Cabrillo Field Notes

Photo showing various ranger articles such as uniform, hat, radio

About This Blog

Cabrillo National Monument protects a unique and diverse landscape thriving with life. Follow our science teams into the field and discover the stories of our park’s natural resources and beyond.

Excuse Me, What Do You Keep in Your Gular Pouch?

January 23, 2020 Posted by: Conservation and Environmental Stewardship Apprentice Violeta Anghel

Dixon Lanier Merritt wrote a great limerick regarding our fine feathered friend in 1910:
"Oh, a wondrous bird is the pelican!
His bill holds more than his belican.
He can take in his beak
Enough food for a week.
But I'm darned if I know how the helican."
In this field note we discuss the Brown Pelican, the uses of its gular pouch, its diet, description, and, finally, its range.


IF We Empower a Woman in STEM, THEN She Can Change the World

November 27, 2019 Posted by: Samantha Wynns

If you’ve ever met Cabrillo National Monument scientist Samantha Wynns, then you know that she is a super geek for STEM (Science, Technology, Engineering, and Math). She’s so into STEM, in fact, that she’s been nationally recognized by the American Association for the Advancement of Science (AAAS). Read on to hear how Sam’s AAAS year-long Ambassadorship is supporting scientists, students, and the mission of the National Park Service.


Albinism versus Leucism: In the Wild and at Our Parks

October 01, 2019 Posted by: Conservation and Environmental Steward Apprentice Felix Asadi-Denham

Meet Summer, an albino California Kingsnake and one of our ambassador snakes here at Cabrillo. In this field note, we’ll be observing the differences between albinism and leucism in organisms, specifically snakes and other reptiles.


Femmes in STEM

September 27, 2019 Posted by: Samantha Wynns

For most, the end of summer means the conclusion of beach days and ice cream breaks. For Cabrillo National Monument, the changing season means another successful STEM summer camp for girls in the books. Read on to learn about this year’s incredible campers!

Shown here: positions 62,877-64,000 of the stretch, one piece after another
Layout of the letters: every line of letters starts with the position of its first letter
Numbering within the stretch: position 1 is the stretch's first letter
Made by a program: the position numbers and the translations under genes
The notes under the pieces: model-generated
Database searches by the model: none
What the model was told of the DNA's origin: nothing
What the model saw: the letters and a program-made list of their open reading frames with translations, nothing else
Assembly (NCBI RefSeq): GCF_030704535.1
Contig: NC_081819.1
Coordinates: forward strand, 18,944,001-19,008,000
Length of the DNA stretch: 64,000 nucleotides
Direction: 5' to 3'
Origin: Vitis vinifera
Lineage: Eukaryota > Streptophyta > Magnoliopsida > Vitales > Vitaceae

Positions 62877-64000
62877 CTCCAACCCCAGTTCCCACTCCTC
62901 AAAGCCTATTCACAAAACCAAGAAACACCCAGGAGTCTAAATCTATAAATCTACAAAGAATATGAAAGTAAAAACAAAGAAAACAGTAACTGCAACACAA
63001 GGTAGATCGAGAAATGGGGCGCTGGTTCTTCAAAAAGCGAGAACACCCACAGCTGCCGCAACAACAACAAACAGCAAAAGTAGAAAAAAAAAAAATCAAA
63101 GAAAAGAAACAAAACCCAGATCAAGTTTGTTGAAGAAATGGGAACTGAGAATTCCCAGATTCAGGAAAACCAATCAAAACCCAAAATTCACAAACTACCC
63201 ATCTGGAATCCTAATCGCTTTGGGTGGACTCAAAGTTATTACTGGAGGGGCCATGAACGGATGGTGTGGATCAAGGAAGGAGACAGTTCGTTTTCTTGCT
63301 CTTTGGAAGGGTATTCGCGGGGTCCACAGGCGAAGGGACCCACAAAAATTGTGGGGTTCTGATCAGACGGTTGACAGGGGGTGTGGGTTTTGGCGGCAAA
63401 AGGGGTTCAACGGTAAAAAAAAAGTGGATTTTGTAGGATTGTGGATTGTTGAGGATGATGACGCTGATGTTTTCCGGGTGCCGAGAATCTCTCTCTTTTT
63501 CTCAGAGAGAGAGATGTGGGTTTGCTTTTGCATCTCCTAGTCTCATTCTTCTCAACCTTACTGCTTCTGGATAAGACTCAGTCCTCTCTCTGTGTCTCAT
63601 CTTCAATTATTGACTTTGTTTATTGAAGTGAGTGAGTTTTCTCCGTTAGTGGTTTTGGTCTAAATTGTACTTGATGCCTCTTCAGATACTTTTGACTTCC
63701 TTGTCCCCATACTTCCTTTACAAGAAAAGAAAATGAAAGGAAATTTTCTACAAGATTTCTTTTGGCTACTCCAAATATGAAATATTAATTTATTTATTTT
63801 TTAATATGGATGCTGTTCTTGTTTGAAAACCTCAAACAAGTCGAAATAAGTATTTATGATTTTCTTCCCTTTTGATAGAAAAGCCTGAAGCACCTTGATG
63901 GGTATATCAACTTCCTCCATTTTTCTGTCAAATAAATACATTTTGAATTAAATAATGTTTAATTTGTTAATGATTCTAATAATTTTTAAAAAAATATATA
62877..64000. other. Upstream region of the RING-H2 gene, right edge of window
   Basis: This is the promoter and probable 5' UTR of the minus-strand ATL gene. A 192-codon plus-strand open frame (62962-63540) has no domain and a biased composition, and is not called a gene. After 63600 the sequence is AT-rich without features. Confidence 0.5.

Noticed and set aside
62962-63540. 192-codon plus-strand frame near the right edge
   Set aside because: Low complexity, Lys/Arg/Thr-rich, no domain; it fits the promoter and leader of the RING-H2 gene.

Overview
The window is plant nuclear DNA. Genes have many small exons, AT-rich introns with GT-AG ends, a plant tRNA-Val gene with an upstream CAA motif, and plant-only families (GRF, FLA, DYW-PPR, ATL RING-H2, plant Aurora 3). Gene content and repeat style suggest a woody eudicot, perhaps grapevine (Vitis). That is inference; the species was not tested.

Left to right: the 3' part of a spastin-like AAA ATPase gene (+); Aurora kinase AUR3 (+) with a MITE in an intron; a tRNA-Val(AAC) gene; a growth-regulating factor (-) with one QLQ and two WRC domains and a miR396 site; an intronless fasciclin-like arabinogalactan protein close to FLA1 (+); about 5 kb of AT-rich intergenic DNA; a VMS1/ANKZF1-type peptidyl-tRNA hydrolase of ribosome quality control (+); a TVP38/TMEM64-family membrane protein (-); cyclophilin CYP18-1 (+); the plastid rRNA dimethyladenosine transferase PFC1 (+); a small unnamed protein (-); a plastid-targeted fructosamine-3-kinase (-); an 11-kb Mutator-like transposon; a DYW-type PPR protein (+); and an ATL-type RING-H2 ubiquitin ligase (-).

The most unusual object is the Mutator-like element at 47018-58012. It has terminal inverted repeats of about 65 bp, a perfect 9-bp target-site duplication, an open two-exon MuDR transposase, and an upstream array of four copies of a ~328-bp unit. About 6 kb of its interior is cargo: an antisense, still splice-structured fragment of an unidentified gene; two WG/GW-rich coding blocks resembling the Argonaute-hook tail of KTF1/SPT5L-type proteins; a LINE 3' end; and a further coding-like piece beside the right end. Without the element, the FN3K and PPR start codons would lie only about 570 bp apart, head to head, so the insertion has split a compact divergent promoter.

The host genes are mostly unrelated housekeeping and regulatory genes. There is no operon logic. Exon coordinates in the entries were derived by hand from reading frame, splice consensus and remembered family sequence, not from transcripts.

Popular Arts with Your National Parks: Comic-Con Edition

August 02, 2019 Posted by: Samantha Wynns

Cabrillo National Monument is at it again – they’re bringing the parks to the people with an outreach initiative that represented at San Diego Comic-Con! But how do the National Parks fit into one of the world’s largest popular arts festival? Read on to find out!


We Brake for Snakes!

June 18, 2019 Posted by: Samantha Wynns

Cabrillo National Monument is home to six different snake species – one of these species, the San Diego Gopher Snake (Pituophis catenifer annectens), is an oft-misidentified and harmless backyard reptile that keeps our ecosystems healthy. Read on to learn more about this slithering species, and why it’s important to break for snakes!


City Nature Challenge at Cabrillo National Monument – A Celebration of Science for the Entire Community

May 15, 2019 Posted by: Samantha Wynns

With the growing popularity of citizen science National Park Service scientists are employing the power of the people to help them solve the problems they face. Read on to learn about one such project that just concluded at Cabrillo National Monument.


Hummingbirds: Aerial Acrobats

April 24, 2019 Posted by: Samantha Wynns

Cabrillo National Monument is home to many different species of birds. One of the most remarkable is also one of the smallest, and most iconic – the hummingbird! Read on to learn more about these masters of the air.


Strange Birds Caught by Observant Community Scientists

August 22, 2018 Posted by: Samantha Wynns

Field scientists do their best to observe and catalogue every species on the Earth, but there just isn’t enough of them to be all places at all times.  Because of this, community scientists are playing an increasingly vital role in keeping track of the world’s organisms – are you one of them?


The Remarkable Adaptations of Birds to Their Environment

May 26, 2018 Posted by: Samantha Wynns

Birds, like all living things, are sculpted by natural selection. Every adaptation they sport serves a purpose: beaks are designed to eat a specific kind of food, feet help them to navigate their preferred environments, and plumage advertises a bird’s fitness or disguises its presence. Ready to learn about some of the interesting adaptations that make birds unique? Read on!


The Symbol of the National Park Service

December 07, 2017 Posted by: Nicole Ornelas

Park biologists, volunteers, administrators, interns, law enforcement officers and many more wear the National Park Service Arrowhead with pride. It is a symbol, for many, of our nation’s treasures and hope as we continue into the future. But what do the various pieces represent?


Last updated: November 4, 2016

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1800 Cabrillo Memorial Drive
San Diego, CA 92106


619 523-4285

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